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Sandy Beach Park Lights Temporarily Turned Off In Support Of Wildlife
Sandy Beach Park lights temporarily turned off in support of wildlife
O‘AHU -- To help ensure the safe passage of Hawaiian Green sea turtle (honu) hatchlings and Native Hawaiian seabird fledglings at Sandy Beach Park, the City and County of Honolulu has temporarily turned off several of the lights at the popular beach park.
In conjunction with the U.S. Fish & Wildlife Service, the State Department of Land and Natural Resources, Mālama i Nā Honu, and the DesignLight Consortium, the Honolulu Department of Parks and Recreation (DPR) and electricians from the Department of Facility Maintenance deactivated approximately a dozen free-standing and comfort station lights at the Hālona Blow Hole-side of the beach park last night.
Turning off these lights reduces the risk of artificial light disorienting the honu hatchlings and seabird fledglings. The lights are scheduled to remain deactivated until biologists confirm the hatchlings have fledged from the Sandy nests. This is anticipated to occur in mid-November 2023.
"As stewards of these public lands, it is important for us to find a balance between the environmental, recreational, and cultural needs of parks users and the wildlife which enjoy these shared spaces," said DPR Director Laura H. Thielen. "We hope that turning off these lights is a big first step in giving these precious young wildlife a better chance at survival, as well as an opportunity for the public to become more informed about this nesting situation. Mahalo to our government, non-profit, and volunteer partners who have guided much of the protection and education efforts for wildlife conservation."
The first of six honu nests were discovered in mid-July, with approximately 72 eggs believed to be buried in the sites stretching from the undeveloped, blowhole-side of the beach all the way to Ocean Safety Lifeguard Tower 4B. From that point, biologists and volunteers established barriers around the nests to protect the sites and provide shielding from nearby lights. Hatchlings tend to emerge from their buried nests at night, guided by moonlight and other celestial light sources towards the ocean. This makes the young honu prone to disorientation from artificial lighting, potentially leading them away from their intended ocean destination. Initially, biologists worked with the City to deluminate the light closest to most of the nests, but it was later determined additional deactivation was necessary to ensure the hatchlings were not led astray in their quest to reach the ocean for the first time.
"Our team has documented a significant increase in nesting by honu since 2020," said Sheldon Plentovich, PhD, with the U.S. Fish and Wildlife Service. "Unfortunately, hatchling sea turtles can be easily disoriented by nighttime lighting. To help out honu, we can use artificial lighting responsibly by minimizing light, using amber or red-colored bulbs, and shielding light so that the bulb is not visible from the beach."
Young seabirds can experience similar disorientation from artificial lights, which may result in exhaustion and the birds falling to the ground. This makes them more vulnerable to predators, starvation, or vehicular collisions, and is referred to as "fallout." This typically occurs from September to December. Additional coordination to address impacts of park lighting on Hawaiian seabirds is being conducted with DLNR.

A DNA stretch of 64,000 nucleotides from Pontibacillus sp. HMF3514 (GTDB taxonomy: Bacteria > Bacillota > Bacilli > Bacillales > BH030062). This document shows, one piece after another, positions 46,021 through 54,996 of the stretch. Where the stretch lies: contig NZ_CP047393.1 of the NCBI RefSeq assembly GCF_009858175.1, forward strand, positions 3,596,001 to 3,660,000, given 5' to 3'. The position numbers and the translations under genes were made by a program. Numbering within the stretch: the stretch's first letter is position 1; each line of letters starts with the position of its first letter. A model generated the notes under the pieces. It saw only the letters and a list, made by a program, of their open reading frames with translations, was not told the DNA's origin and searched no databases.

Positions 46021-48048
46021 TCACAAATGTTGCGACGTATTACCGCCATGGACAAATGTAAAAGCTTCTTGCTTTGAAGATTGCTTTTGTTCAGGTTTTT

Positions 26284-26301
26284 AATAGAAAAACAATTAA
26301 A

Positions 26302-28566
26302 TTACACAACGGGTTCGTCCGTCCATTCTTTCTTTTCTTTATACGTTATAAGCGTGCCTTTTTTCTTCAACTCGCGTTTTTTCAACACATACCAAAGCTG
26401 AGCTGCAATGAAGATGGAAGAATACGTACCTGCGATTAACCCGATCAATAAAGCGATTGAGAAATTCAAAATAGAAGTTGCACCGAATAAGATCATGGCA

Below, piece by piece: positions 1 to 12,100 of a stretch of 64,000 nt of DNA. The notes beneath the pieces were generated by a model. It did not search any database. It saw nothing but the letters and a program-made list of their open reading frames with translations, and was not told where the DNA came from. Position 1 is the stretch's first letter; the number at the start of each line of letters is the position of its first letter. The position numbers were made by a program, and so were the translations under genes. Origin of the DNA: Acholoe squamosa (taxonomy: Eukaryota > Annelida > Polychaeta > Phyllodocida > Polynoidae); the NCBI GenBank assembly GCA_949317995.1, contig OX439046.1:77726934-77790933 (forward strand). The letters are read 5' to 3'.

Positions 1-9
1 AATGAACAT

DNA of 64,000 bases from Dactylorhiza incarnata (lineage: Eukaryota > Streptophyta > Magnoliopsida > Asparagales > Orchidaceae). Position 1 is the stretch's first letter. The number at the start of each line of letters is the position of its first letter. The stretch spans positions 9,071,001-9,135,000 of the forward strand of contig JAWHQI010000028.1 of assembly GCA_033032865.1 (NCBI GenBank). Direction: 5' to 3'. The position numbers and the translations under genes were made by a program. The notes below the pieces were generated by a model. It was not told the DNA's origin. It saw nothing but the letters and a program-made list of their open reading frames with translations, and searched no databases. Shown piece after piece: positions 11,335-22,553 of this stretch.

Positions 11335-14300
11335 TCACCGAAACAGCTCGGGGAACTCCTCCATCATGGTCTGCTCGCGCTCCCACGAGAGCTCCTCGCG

"DLNR greatly appreciates the proactive efforts from the City and County of Honolulu towards the conservation and protection of our native seabirds and honu," said Afsheen Siddiqi, Wildlife Biologist with DLNR. "We encourage any member of the public that finds a downed seabird that is away from their burrow to bring them to a drop-off location or a vet clinic like Feather and Fur, who have been active partners in seabird response over the years". Drop-off locations during the seabird fall out season can be found here: https://dlnr.hawaii.gov/wildlife/downed-wildlife-contact-details/
Sandy Beach Park does not have established evening closure hours. We urge members of the public to please respect both the wildlife and park facilities while the lights are temporarily turned off to avoid the possibility of nighttime closure hours being established on a short-term basis.
Previously, DPR has worked with Marine Corps Base Hawai‘i and the Waimānalo community to suspend camping at Bellows Field Beach Park in support of similar turtle nesting protection efforts.
Hawaiian Green sea turtle (Chelonia mydas) nesting season typically lasts from mid-April through November. These culturally significant creatures are endangered in Hawaiian waters and are therefore protected under Federal and State Law. Physically relocating the honu nesting sites is only considered in extreme and rare situations where other protection measures are not possible. For more information, please visit the U.S. Fish and Wildfire Species Spotlight website.
There are a variety of Hawaiian seabirds observed around O‘ahu, including (but not limited to): albatross, frigatebirds, petrels, shearwater, terns, and tropicbirds. For more information about the beautiful variety of birds around the Hawaiian Islands visit: https://dlnr.hawaii.gov/wildlife/birds/
If you need an auxiliary aid/service, other accommodations due to a disability, or an interpreter for a language other than English in reference to this announcement, please contact the Honolulu Department of Parks and Recreation at (808) 768-3003 on weekdays from 7:45 a.m. until 4:30 p.m. or email firstname.lastname@example.org at least three business days before the scheduled event. Without sufficient advanced notice, it may not be possible to fulfill requests.
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